Ultra HD’s rapid evolution is exceeding the capabilities of HDMI, and integrators need to look into future-ready solutions such as fiber products and networking technologies to resolve bandwidth issues and stay ahead of the 4K game.

Robert Archer · October 18, 2016 CEPro (Click here for full article)

Percolating underneath the huge wave of optimism that filled the aisles of the CEDIA 2016 Expo in Dallas was the reality of implementing 4K in today’s evolving A/V marketplace.

Ultra HD and its groundswell of momentum could be seen throughout the show floor impressing almost 20,000 attendees, and its importance has never been more evident than the peaking interest in video technologies, which are represented by the surging sales of these new generations TVs.

Not all is well however. These formats are moving at an incredible rate and they could potentially race past current and future infrastructure methods that dealers utilize on a daily basis.

What this means in the simplest of terms is that cabling, A/V receivers, matrix switches and even displays may not support Ultra HD, high dynamic range (HDR), wide color gamuts (WCGs) and other provisions associated with 4K.

What’s the Problem?

As part of its educational initiatives, the Fla.-based connectivity and A/V manufacturer Metra Home Theater Group presents its “Lunch and Learn” sessions with HDMI expert and DPL Labs president Jeff Boccaccio during the CEDIA Expo each year.

This year’s “Lunch and Learn” sessions focused on the transition the market is in with the bandwidth appetite of 4K with HDR and WCGs.

Boccaccio emphasized to the sessions’ full attendance that the electronics industry is at an important juncture with video migrating into a new era of performance that exceeds the capabilities of current technologies.

“Personally, I believe it has always been critical to get system infrastructures to a high level that will support new features such as HDR and 4K at 60Hz applications. Many integrators and dealers were confused when Rev 2.0 [HDMI] rolled out because they were not aware that it was still 4K and 4:2:0 simply operating in a 10.2Gbps environment,” says Boccaccio.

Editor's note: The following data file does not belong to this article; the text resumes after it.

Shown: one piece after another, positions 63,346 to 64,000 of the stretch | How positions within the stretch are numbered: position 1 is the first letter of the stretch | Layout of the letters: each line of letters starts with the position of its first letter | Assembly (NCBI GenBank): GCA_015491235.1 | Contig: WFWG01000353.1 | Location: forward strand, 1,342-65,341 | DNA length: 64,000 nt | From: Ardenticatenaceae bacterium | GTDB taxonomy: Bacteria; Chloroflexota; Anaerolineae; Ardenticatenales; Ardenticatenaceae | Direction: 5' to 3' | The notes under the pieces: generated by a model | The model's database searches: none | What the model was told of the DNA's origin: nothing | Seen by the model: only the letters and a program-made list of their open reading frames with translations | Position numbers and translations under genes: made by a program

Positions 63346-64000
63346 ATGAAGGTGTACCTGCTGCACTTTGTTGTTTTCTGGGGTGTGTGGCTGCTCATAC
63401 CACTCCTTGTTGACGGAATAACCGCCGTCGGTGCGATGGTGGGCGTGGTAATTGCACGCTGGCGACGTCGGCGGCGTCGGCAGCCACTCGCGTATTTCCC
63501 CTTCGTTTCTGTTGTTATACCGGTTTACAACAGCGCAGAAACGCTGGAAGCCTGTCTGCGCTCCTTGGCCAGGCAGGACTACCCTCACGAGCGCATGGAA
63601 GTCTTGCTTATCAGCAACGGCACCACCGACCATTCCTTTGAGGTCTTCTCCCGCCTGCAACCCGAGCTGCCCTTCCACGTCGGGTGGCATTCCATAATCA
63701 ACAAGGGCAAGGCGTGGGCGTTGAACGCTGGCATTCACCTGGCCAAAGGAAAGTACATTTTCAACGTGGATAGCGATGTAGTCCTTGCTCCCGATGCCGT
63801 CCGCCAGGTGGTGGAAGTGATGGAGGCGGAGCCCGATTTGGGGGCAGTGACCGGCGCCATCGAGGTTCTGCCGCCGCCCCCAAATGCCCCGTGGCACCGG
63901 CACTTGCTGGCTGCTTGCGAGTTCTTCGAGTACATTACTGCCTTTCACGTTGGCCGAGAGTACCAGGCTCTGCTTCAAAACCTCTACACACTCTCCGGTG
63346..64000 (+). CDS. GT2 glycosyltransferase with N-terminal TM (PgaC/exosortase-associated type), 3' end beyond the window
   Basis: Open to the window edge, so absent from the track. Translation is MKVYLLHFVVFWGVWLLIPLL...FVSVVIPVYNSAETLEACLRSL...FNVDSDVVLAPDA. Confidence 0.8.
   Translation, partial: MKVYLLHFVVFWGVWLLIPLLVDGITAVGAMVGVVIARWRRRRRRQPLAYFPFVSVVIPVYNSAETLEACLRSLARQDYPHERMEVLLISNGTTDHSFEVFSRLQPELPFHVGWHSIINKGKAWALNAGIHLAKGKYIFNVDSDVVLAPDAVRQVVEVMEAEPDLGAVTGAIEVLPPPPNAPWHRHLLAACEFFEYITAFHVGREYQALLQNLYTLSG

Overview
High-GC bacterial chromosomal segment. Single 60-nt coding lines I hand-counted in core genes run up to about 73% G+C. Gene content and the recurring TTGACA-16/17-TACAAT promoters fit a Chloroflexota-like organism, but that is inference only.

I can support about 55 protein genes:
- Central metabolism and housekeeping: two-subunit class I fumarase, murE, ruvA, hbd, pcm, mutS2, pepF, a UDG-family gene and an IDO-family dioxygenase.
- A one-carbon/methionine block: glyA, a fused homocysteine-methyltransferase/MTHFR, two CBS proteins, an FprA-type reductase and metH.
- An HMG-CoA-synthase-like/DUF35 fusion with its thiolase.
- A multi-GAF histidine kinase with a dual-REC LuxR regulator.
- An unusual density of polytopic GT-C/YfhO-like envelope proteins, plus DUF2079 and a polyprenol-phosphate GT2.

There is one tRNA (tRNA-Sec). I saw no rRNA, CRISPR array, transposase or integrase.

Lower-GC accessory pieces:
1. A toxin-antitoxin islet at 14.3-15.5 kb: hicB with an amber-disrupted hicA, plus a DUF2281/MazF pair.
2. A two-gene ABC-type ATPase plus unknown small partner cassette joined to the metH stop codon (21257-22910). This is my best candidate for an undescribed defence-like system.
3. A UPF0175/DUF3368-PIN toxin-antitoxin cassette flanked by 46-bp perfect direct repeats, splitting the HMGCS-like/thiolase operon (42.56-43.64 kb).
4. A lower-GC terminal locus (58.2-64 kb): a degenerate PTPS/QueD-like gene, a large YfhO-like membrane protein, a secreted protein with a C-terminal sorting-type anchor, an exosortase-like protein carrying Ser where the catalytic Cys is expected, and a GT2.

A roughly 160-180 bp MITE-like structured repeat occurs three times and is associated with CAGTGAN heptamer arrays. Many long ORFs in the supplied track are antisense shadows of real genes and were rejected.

“Increasing frame rate and lowering color quality set the stage for a transition to 18Gbps bandwidth over time. Finally, with the announcement of HDR and other supporting education, custom integrators discovered the necessity in designing infrastructures that could support the entire 18Gbps bandwidth. At the time, DPL Labs had to move the needle forward supporting a new 4K testing methodology for the new 18Gbps format.”

Noting how volatile the transition from current specifications to what dealers will be facing in the near future, Boccaccio says that it is imperative that whatever infrastructure dealers install, it must support today’s formats and future formats.

Supporting Boccaccio’s comments is Joel Silver, president and founder of the Imaging Science Foundation (ISF).

Silver says that he has discovered through testing that today’s first-generation of Ultra Blu-ray disc players from Samsung and Philips are outputting about 13.5Gbps. Once these signals hit an A/V receiver or switcher, they get squeezed down to about 9Gbps and the HDR is gone.

He also says that, in some cases, there is no picture at all. The important point, thought, is that whether clients receive a squeezed down image or have other image problems, they are not getting the full potential of their systems.